Rachel Smith ’16 / Emertainment Monthly Staff Writer
This is not National Lampoon’s Vacation, and that’s okay. Rusty Griswold (Ed Helms) steps into his father’s footsteps in this remake of the Chevy Chase classic. He and his wife Debbi (Christina Applegate) have two sons who they seemingly have no control over. The family dynamics are laughable, almost to an unbelievable point.
When Rusty faces the realization that he and his family are not as close as he thought, he wants their annual vacation to be a real bonding experience. When he finds out that the whole family hates the usual summer cabin trip he decides to secretly change it to a road trip to Wally World, an amusement park a thousand miles away. He is trying to recreate a trip he took years ago and the writers make a tip of the hat joke to the fact the movie is essentially a remake.
Ed Helms does a pretty good job in the lead role. Fans of The Office will see fleeting glimpses of Andy Bernard in his portrayal of Rusty. He is a safe kind of guy who followed a very simple life plan until his wife questions the strength of their relationship. Helms and Applegate play reasonably well off each other. The viewer learns throughout the film that she has a more explicit past that he is weary but also a bit envious of. Throughout the trip he is trying to find a common ground between him and his sons, and putting the fire into the relationship with his wife. These efforts are met with disaster.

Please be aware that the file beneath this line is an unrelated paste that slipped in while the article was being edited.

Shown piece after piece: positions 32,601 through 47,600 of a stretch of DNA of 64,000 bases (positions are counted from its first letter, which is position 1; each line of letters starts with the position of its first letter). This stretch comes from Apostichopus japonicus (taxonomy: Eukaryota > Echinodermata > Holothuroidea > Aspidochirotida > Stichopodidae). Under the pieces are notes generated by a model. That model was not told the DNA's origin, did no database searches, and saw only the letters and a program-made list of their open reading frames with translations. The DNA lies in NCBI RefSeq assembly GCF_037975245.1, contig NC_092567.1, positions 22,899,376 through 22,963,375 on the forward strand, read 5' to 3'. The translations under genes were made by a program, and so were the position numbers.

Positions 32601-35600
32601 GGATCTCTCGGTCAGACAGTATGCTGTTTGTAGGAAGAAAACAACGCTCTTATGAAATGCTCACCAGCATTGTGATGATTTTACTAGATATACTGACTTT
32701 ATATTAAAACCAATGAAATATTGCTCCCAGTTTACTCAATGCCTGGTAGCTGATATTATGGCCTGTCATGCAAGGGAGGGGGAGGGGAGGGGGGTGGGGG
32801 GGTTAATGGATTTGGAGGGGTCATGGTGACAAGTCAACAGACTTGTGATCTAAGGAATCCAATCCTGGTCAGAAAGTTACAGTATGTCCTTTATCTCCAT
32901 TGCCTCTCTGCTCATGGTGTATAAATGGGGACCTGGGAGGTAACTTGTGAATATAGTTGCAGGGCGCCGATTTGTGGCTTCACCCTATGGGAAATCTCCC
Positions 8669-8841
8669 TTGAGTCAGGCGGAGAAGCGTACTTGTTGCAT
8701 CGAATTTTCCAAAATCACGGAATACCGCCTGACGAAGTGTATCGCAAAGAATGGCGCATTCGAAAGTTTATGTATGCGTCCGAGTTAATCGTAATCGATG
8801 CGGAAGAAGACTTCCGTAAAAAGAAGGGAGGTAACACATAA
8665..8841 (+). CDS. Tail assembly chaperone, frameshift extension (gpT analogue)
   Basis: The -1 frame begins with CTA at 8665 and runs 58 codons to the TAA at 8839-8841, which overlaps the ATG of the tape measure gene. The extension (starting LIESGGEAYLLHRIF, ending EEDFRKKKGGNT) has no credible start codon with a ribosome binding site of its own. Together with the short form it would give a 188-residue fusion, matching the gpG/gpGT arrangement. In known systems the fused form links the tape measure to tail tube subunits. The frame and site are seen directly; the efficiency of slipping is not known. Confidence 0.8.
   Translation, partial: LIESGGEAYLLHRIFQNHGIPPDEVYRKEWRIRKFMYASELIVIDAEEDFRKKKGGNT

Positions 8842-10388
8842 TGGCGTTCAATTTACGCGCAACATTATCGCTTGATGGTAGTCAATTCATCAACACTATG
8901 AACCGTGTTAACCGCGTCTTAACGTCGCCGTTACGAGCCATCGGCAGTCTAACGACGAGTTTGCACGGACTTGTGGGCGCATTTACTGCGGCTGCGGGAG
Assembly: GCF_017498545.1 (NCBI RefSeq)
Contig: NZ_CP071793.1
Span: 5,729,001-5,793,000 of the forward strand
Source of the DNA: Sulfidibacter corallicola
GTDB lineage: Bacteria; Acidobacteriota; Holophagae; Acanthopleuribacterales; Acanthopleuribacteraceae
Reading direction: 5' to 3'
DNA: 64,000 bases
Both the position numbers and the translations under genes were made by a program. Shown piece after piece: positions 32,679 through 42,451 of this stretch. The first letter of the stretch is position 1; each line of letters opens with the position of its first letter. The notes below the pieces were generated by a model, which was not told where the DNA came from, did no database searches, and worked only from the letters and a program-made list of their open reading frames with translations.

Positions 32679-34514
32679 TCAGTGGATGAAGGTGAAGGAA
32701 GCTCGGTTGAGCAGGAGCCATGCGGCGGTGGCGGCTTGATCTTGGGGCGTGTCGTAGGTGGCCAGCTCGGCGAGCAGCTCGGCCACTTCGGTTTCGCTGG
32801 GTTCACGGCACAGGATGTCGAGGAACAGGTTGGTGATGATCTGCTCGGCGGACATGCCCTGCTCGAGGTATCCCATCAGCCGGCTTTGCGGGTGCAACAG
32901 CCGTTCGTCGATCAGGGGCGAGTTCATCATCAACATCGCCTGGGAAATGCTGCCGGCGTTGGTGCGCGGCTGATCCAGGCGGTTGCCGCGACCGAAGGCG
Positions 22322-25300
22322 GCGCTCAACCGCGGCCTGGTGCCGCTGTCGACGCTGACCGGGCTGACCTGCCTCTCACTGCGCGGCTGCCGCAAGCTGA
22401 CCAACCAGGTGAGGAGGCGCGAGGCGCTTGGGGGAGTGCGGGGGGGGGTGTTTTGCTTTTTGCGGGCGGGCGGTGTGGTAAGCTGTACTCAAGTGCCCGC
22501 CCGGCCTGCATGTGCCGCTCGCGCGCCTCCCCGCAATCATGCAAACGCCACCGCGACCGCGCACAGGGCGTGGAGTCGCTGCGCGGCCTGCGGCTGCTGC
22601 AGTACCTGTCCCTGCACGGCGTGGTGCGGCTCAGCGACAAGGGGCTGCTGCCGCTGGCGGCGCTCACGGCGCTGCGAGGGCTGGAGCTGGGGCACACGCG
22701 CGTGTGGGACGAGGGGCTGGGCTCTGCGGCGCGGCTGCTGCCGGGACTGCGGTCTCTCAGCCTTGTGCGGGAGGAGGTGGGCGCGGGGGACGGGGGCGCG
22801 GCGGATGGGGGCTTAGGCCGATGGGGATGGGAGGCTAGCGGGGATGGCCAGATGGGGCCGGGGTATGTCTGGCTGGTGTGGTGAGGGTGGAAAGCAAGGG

The parent side of this dynamic isn’t really there. Rusty tries to give fatherly advice and even tries to be wingman to his awkward, pubescent son but it is all misconstrued nonsense. Most of these conversations and attempts at a connection are solid comedic moments but Rusty doesn’t come across as a plausible father.
The other family members from the original do make appearances. Leslie Mann plays Rusty’s sister Audrey. Chris Hemsworth plays Stone Crandell. He is hilarious and absolutely steals the show during the Griswold’s pit stop in Texas. Chevy Chase and Beverly D’Angelo also cameo as Rusty’s parents who now run a bed and breakfast Chase may look older but he seamlessly steps back into his role as Clark, and the scene does a nice job of tying the old with the new.
In the end, the film holds its own. Shock comedy is rampant; there are explosions, physical comedy, violent deaths, and a whole lot of sex jokes. However, one thing the film tries to do is make the jokes serve a purpose and the result is hit or miss. The cast is strong. Overall, Vacation is a summer comedy for both the old fans and the uninitiated.
Overall Grade: B-
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